When a journalist hears of government employees going to, say, Alaska or Hawaii for a business conference, alarm bells go off, and the word "junket" floats in front of his eyes.
Inevitably, the image is one of plump public servants lounging on the beach or in the mountains, drinking fancy cocktails, swimming, hiking, generally enjoying an exotic vacation at the taxpayers' (or stockholders') expense, with little to no "real work" getting done.
No-one thinks of five straight 14-hour days. No-one hears about the junketeers having to travel on their own time. No-one knows about the (sob!) lonely spouses left to fend on their own with small children.
Networking, poster presentations, career training, outreach strategies, committee presentations, project ideas, balancing tech and human outreach, previews of new technology, cross-cultural communications, mentoring, networking, networking, networking...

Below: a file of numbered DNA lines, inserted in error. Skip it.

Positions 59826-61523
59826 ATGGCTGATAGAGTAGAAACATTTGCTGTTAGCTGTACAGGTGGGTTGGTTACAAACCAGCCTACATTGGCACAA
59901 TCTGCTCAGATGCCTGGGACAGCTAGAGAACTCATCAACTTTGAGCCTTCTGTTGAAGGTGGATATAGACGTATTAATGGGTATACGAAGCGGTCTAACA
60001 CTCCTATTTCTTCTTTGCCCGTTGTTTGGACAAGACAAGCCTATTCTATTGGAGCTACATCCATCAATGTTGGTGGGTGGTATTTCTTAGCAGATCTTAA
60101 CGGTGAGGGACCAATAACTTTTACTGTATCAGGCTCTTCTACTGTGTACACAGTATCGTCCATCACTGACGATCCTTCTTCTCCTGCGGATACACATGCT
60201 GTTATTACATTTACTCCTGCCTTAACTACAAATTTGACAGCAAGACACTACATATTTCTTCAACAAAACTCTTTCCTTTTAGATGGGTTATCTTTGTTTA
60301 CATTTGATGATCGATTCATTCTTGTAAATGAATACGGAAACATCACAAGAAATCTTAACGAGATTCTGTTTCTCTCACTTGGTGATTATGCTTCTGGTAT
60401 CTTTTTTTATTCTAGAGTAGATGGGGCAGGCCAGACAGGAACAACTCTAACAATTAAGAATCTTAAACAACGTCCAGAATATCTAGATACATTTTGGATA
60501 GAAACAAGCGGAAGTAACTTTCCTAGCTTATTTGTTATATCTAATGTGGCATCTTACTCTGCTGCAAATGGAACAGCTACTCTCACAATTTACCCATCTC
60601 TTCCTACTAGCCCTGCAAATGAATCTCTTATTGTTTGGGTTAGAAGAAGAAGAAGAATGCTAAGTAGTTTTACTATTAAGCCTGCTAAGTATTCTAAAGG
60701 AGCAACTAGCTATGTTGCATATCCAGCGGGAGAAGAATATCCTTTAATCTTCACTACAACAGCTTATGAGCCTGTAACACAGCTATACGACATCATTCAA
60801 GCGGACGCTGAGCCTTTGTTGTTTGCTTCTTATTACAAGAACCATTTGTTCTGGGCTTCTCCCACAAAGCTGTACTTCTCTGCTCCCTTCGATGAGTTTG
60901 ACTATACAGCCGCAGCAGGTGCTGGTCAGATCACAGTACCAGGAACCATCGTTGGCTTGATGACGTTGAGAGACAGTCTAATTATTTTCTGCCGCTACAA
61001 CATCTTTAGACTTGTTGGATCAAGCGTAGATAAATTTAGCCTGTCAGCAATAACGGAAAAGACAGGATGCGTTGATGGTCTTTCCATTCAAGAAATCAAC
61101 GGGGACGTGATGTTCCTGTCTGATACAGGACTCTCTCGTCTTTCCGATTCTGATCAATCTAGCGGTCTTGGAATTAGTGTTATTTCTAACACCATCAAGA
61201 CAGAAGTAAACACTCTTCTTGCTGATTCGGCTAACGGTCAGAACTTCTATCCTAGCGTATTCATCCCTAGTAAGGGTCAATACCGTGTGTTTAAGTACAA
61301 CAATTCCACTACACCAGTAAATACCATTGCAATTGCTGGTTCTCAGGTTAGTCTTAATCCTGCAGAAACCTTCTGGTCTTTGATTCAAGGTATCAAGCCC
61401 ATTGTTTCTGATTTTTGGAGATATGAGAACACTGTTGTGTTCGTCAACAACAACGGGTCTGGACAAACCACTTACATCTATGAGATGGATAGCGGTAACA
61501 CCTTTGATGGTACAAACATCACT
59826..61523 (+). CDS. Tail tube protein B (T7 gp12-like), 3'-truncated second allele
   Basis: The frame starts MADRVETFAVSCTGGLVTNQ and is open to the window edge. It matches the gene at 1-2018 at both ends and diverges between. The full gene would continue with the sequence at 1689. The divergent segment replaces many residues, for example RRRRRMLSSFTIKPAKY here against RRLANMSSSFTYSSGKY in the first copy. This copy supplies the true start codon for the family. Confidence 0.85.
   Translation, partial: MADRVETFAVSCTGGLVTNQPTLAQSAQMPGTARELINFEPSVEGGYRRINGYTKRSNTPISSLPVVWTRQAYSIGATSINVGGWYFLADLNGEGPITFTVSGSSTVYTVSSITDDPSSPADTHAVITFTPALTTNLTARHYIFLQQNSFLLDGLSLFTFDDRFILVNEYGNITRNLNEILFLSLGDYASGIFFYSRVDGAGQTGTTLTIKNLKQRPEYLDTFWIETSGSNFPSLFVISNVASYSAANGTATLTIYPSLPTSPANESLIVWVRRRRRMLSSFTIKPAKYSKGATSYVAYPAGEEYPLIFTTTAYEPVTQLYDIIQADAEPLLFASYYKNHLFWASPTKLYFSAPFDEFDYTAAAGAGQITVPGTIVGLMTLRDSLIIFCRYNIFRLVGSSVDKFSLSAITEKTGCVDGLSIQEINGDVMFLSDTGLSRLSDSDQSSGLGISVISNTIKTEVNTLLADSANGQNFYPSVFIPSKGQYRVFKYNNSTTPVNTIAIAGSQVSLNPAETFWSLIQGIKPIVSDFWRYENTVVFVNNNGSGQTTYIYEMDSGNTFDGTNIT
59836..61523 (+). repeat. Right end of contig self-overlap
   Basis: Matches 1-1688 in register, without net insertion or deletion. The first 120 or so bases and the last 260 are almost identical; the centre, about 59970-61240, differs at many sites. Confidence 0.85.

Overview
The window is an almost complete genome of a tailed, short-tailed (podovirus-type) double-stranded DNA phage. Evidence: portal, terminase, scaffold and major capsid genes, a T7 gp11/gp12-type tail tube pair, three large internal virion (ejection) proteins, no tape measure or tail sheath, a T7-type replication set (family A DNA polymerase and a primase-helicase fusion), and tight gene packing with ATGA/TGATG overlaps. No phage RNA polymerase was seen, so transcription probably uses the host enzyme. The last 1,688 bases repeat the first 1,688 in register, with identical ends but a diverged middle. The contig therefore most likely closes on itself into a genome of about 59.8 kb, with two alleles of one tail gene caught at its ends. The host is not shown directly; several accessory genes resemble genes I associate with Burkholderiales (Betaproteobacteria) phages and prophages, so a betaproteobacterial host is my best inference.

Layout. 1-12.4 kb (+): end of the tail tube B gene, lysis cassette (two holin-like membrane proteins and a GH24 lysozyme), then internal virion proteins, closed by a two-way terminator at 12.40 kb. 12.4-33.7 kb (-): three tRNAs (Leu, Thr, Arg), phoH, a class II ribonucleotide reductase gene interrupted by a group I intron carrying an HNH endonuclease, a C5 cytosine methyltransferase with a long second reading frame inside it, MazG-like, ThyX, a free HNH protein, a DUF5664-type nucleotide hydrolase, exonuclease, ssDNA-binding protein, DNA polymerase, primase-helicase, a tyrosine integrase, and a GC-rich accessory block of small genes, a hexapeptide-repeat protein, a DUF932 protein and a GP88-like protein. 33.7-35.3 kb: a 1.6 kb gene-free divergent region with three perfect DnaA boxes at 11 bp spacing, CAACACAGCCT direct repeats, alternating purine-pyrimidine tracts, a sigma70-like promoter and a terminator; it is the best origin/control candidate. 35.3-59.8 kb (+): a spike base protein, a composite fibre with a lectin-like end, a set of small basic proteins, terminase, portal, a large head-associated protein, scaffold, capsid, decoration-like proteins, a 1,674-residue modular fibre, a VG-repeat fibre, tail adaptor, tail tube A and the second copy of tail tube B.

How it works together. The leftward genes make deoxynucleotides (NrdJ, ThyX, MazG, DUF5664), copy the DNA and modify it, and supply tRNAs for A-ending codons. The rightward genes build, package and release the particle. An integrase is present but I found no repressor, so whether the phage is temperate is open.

(It's not my schtick. The kind of workshops that make me drool are tips and tricks for database maintenance, programming information, web design, stuff like that.)
Oh, yes, there are those who go and don't do anything. But that's not Mr. OmegaMom. He left on Sunday morning, returned via the red-eye (delayed, of course) Friday night, got home Saturday afternoon. The man who always wakes up at 7 on weekend mornings slept until 10:30 Sunday morning, and was still tired Monday morning when he went back to work.
Perhaps it's different at higher levels. I suspect, knowing the man, if he does get to higher levels (hmm...this would mean moving east) and goes on "junkets", he will plow into it full steam ahead, one hundred miles per hour, full of vim and enthusiasm, and wanting to Get Things Done.
So when you hear of conferences in exotic locales, don't immediately think it's just fun and games and hijinks.